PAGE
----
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Communications Design Industry Discussion, Inspiration, & Tutorials

Jun 23, 2012

Robots and Resumes

Maybe you’ve heard that a tailored resume is one of the best ways to grab a hiring manager’s attention.

It’s a fact that the one-size-fits-all, generic, general resume doesn’t cut it. Not anymore. Remember, you’re facing a pool of hundreds (and potentially thousands) of competing applicants whenever you apply for a job.
Because of the increasingly high numbers of applicants, more employers rely on resume screening software; robots. It pays to know how an Applicant Tracking System (ATS) works so that you can tailor your resume and cover letter to the job you're applying for. 

  • Your uploaded resume is run through a parser, which removes the styling from the resume and breaks the text down into recognized words or phrases.
  • The parser then sorts that content into different categories: 
    • education, 
    • contact info, 
    • skills, and 
    • work experience, etc.
  • The employer's desired skills or keywords are matched against the results from above.
  • Your resume is then scored on relevancy—using semantic matching against the employer's search terms and your years of experience.
It's important that you include relevant text in the body of your resume. Instead of simply cutting-and-pasting keywords from the job description; employ a strategy. Remember, other savvy applicants are likely using the same keywords in their applications.

Don’t just narrow your focus to keywords. A sophisticated ATS goes beyond the keywords to look for related terms (not just graphic design, but also “creative cloud”, print, web, motion, logo, etc.). *sites like Monster.com and others use technology to help employers find the best candidates (see Monster's concept-matching resume search).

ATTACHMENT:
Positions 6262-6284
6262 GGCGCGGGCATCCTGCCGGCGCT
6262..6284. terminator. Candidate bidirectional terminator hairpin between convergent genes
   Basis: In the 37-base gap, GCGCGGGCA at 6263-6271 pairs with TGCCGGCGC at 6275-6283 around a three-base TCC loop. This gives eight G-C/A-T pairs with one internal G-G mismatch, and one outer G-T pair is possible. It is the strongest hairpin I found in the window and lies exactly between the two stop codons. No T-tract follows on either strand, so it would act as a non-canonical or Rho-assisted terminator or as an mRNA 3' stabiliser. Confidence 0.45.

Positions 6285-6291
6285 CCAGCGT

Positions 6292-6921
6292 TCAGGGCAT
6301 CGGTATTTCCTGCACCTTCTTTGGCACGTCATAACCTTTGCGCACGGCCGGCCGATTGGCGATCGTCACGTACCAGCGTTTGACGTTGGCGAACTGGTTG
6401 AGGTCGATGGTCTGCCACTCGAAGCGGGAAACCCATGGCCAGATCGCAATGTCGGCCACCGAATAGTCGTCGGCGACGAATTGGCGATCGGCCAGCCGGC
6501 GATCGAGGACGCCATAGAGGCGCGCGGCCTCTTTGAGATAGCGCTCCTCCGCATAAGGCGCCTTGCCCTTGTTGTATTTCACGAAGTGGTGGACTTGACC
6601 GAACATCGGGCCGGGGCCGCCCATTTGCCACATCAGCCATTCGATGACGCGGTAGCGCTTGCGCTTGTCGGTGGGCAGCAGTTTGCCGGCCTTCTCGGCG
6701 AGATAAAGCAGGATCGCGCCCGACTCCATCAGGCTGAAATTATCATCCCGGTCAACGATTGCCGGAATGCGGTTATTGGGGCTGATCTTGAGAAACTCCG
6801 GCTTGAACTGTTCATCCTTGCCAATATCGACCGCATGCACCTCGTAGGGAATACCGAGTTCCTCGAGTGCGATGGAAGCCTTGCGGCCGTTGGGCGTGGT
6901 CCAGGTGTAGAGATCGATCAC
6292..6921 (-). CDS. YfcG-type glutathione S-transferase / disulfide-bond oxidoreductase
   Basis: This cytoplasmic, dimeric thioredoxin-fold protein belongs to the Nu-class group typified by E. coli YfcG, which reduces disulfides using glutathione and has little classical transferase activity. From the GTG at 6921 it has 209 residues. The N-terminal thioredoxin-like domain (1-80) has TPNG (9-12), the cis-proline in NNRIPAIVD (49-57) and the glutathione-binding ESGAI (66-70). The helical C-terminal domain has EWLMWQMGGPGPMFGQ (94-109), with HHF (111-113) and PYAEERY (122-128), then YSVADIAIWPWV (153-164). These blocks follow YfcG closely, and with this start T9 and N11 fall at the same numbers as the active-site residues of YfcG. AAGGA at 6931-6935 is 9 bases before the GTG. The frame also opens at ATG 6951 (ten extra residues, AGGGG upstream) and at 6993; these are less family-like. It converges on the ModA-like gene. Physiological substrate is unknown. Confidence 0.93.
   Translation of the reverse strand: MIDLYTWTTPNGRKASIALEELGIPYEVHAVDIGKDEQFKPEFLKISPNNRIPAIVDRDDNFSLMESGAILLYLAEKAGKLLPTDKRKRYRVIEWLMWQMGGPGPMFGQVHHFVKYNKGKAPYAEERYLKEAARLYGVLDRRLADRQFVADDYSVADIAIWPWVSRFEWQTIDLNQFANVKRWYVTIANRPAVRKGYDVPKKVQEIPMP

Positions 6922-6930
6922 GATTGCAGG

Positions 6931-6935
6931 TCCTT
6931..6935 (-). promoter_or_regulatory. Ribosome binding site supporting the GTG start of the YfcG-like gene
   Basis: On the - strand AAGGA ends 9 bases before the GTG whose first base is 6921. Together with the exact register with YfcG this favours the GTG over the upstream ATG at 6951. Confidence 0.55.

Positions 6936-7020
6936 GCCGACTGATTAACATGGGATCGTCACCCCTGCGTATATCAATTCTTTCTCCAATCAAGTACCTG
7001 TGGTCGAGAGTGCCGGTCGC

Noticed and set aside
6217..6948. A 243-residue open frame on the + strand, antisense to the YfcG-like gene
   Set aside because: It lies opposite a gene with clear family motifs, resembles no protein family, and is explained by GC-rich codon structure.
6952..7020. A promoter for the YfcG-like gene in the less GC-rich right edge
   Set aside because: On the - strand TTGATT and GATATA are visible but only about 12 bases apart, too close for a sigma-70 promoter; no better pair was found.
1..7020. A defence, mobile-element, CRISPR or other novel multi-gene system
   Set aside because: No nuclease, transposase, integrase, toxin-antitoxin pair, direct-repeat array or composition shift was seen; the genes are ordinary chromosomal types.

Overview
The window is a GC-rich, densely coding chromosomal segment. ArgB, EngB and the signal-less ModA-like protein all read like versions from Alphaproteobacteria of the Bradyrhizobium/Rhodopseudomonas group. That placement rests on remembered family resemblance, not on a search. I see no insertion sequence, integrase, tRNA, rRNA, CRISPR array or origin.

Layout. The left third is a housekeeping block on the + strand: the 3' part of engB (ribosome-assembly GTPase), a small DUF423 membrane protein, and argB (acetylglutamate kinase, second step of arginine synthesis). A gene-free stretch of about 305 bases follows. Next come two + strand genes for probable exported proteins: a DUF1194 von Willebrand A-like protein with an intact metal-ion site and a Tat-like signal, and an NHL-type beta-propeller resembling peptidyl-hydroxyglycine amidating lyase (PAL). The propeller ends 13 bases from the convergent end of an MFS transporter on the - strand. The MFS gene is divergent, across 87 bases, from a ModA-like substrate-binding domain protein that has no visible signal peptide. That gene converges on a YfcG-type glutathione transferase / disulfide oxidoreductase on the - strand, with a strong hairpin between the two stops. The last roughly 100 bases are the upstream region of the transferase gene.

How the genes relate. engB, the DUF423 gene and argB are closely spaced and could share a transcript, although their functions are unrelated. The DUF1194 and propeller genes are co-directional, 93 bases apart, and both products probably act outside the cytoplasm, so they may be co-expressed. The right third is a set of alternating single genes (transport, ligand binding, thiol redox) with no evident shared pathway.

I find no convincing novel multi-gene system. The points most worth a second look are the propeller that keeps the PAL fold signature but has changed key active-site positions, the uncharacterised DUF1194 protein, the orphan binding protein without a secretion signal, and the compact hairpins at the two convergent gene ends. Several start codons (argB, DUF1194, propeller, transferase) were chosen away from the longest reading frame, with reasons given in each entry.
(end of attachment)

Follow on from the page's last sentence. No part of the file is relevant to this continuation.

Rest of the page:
Your areas of expertise. Ensure that your resume matches the special categories for the job you're applying for, use a bulleted list to organize your areas of expertise. If you opt for generic categories, make sure that you add some descriptive text. Here's a simplified example: 

 Prioritize your keywords. Begin by auditing the job description for primary and secondary keywords to include. Priority words are used in the title, job description, and in bulleted criteria lists. Secondary keywords include mentions of the industry (women’s health, international football, micro brewing, etc.), direct competitors, and industry qualifications (memberships, key training or software). 

Consult an insider. It can’t hurt to get input from a friend within the company or in the industry—go straight to the source and ask them if they could either look over your resume or suggest what skills they look for in a candidate.
  • Another option is to contact someone in a position similar to the one you'd like to have—tap your social network and ask questions.
Sprinkle liberally. ATSs factor in the length of experience. So, it's also important to place those important words, throughout your resume, in all jobs where appropriate. Order your bullets in descending order of relevancy to the job description.
Use social networks to enhance your resume. More advanced ATSs add other features to check on you. Reppify, for example, checks your social network posts, and use of sites like LinkedIn, Facebook, and Twitter. Be sure that what you post in public fits with what you say on your application.

Your resume should cover all of the listed job requirements. The ultimate goal is get your resume in the hands of a real human being. These tips should also increase your chance of getting past live screeners and hopefully land you an interview.